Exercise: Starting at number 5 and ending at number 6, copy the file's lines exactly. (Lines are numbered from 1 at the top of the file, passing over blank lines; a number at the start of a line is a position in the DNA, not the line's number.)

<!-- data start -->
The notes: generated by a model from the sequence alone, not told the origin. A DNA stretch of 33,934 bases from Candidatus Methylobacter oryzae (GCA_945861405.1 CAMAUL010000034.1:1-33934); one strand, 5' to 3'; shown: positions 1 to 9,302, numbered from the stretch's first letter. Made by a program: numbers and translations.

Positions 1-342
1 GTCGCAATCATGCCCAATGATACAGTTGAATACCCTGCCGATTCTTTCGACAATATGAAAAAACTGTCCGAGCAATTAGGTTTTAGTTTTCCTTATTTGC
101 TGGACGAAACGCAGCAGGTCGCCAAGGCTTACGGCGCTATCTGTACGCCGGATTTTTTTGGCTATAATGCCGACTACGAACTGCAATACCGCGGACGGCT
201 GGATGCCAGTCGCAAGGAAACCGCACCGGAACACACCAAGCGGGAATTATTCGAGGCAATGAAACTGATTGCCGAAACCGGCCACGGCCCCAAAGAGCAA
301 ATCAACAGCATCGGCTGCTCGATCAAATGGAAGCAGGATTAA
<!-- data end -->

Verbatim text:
201 GGATGCCAGTCGCAAGGAAACCGCACCGGAACACACCAAGCGGGAATTATTCGAGGCAATGAAACTGATTGCCGAAACCGGCCACGGCCCCAAAGAGCAA
301 ATCAACAGCATCGGCTGCTCGATCAAATGGAAGCAGGATTAA